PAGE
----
Every now and then I receive a letter that leaves me point-blank speechless. Well, after reading your letter, my mouth is wide open. I feel like my grandmother when she would say, “Lawd have mercy” - not Lord, but “lawd.”

I won’t beat you up, but here’s the deal: I applaud you for trying to be proactive. You took your daughter to the doctor and spent time talking with her about options to prevent an unplanned pregnancy and avoiding STDs. I think that’s great because many parents look the other way and hope for the best.

You can talk to your children until you are blue in the face and advise them against a decision, but I’ve found that our teenagers will do what they want to do, not think about consequences and forget about their parent’s guidance.

My mother’s warning to me was, “Don’t do it.” In retrospect, I wish she had offered more education to me about changes in my body, etc., but that wasn’t my mother’s style. I wasn’t perfect (and I’m still not) but I knew having sex when I was a teenager was not the answer for me. I was a poor black girl from the inner city. I knew having a baby then would ruin any chances I had to succeed. I had seen it happen to many others.

So, again, while I applaud you for talking to your daughter, I am confused as to why you would go out of your way to make her comfortable in your home with her sexual experiences. Some boundaries have been severely crossed, and I doubt you will ever be able to regain a certain level of respect with your daughter.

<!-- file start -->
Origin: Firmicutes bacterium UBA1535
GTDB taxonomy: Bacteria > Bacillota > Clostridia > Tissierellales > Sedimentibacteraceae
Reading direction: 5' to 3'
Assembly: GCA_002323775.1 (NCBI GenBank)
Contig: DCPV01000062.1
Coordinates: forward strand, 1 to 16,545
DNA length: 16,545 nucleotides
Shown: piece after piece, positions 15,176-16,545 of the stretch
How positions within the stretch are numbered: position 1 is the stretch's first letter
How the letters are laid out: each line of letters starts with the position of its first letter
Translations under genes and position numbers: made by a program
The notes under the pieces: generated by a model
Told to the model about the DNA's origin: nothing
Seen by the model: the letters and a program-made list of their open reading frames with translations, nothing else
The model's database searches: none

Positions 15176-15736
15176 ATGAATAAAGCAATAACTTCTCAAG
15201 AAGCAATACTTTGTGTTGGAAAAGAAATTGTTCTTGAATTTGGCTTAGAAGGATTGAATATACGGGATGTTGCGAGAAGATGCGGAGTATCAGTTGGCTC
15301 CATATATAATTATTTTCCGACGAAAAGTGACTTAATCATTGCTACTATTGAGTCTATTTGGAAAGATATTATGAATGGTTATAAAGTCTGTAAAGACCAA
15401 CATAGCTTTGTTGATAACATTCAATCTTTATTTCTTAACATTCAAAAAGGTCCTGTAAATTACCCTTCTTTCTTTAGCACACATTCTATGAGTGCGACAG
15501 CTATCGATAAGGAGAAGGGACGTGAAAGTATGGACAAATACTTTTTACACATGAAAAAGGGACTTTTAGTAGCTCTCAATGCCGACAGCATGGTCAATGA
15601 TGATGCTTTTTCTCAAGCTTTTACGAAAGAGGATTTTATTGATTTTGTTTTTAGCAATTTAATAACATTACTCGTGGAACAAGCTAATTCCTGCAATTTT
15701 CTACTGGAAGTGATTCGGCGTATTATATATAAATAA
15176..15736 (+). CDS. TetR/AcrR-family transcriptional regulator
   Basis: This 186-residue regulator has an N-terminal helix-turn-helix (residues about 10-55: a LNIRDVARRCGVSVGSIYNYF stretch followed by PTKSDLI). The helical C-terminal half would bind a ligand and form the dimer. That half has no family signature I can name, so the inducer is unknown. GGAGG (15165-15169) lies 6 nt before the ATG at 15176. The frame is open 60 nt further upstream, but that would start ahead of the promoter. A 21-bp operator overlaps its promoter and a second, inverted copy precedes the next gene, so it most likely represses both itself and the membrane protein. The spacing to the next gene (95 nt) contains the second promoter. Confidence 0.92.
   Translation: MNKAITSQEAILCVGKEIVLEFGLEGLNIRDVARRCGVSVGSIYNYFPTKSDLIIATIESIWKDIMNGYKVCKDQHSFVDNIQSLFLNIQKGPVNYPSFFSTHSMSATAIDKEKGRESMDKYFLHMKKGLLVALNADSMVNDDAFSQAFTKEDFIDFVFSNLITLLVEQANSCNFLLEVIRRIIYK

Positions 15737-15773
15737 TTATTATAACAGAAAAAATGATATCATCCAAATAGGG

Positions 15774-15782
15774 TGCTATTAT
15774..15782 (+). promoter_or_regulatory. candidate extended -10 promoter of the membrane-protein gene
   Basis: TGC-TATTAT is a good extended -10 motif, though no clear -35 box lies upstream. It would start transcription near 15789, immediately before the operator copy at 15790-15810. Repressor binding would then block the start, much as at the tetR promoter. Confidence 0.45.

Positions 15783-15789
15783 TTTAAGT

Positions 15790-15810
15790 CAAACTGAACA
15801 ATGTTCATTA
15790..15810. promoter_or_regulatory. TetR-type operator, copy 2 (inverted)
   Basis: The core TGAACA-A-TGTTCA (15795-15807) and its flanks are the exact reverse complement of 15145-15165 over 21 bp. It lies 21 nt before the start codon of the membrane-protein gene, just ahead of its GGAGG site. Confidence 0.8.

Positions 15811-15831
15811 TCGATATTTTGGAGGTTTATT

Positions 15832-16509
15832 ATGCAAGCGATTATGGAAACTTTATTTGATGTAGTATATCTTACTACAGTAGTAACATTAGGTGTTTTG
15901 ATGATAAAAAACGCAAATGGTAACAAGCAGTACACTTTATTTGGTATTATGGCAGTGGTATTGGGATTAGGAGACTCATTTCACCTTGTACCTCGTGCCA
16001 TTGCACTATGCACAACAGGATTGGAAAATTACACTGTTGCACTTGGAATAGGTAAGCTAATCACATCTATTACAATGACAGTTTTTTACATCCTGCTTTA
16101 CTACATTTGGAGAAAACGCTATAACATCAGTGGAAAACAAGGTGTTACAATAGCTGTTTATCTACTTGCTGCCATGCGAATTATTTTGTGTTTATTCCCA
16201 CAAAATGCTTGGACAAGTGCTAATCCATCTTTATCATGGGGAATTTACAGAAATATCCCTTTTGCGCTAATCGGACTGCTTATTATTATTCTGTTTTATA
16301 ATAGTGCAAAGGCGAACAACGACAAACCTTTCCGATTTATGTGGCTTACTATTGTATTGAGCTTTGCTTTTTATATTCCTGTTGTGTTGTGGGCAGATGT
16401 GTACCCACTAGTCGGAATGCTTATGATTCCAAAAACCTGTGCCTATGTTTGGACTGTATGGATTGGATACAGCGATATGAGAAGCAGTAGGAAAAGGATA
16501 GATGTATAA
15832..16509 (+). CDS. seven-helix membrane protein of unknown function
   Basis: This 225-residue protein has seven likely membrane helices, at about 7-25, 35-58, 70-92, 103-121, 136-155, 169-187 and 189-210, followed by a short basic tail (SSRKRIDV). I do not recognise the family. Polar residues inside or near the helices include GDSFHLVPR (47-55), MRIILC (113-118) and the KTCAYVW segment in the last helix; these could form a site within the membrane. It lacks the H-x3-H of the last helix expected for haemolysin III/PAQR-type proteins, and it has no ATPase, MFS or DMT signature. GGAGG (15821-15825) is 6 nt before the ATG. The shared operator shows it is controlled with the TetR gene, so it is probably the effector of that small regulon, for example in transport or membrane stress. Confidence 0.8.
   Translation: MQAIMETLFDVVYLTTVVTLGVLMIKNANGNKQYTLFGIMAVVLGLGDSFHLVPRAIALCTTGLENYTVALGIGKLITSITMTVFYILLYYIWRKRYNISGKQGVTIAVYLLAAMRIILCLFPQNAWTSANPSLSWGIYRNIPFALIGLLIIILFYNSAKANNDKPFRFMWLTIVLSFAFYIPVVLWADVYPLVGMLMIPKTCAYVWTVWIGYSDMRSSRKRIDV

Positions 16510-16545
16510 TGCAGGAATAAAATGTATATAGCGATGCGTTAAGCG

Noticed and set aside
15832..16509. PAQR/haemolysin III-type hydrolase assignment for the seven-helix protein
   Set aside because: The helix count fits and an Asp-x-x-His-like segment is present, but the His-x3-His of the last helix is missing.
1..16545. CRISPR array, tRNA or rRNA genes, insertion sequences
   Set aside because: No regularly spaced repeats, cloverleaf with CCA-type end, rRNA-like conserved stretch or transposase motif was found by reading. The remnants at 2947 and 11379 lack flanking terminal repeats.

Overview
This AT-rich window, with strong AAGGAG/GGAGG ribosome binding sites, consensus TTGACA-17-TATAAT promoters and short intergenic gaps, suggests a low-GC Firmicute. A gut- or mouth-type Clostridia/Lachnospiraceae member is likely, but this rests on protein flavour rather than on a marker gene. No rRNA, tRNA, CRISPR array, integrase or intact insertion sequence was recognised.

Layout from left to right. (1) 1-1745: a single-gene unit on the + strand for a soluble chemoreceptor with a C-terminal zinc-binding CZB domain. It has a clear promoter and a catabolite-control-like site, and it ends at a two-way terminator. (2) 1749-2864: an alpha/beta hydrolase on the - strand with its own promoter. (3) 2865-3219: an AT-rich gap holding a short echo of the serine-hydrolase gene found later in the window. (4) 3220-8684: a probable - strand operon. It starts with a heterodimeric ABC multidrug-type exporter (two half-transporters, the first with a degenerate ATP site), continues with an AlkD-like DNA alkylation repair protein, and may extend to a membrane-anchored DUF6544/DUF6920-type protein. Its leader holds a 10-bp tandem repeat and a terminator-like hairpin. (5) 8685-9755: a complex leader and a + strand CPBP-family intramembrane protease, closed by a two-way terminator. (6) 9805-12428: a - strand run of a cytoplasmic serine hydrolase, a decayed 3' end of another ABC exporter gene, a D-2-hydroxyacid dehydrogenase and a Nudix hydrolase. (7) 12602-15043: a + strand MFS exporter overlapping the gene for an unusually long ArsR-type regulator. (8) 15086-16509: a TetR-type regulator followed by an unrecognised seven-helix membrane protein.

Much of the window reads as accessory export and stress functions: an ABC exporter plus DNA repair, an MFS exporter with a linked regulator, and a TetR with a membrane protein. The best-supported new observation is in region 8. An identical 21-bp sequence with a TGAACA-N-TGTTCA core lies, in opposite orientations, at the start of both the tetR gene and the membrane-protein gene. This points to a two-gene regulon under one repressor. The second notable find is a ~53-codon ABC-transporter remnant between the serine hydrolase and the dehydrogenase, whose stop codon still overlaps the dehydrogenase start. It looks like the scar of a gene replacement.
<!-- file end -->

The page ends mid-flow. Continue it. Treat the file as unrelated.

Where in the world did you get the idea for her to hang a scarf outside her door to let you know when she was in her room with her boyfriend? It is ridiculous, disrespectful and inappropriate. What will you do when your other children want to do the same thing?

You are her parents, and parents should always stay in that role. Right now, she considers you and her father to be her buddies. Trust me, a 16-year-old needs parents.

Now you are facing another dilemma: She is sexually active with more than one boy at 16. This is a mess.

Lady, it’s time for you and your husband to put a stop to this madness. This is something you both created, and you should stop it. Tell her she will no longer be allowed to have sex in your home.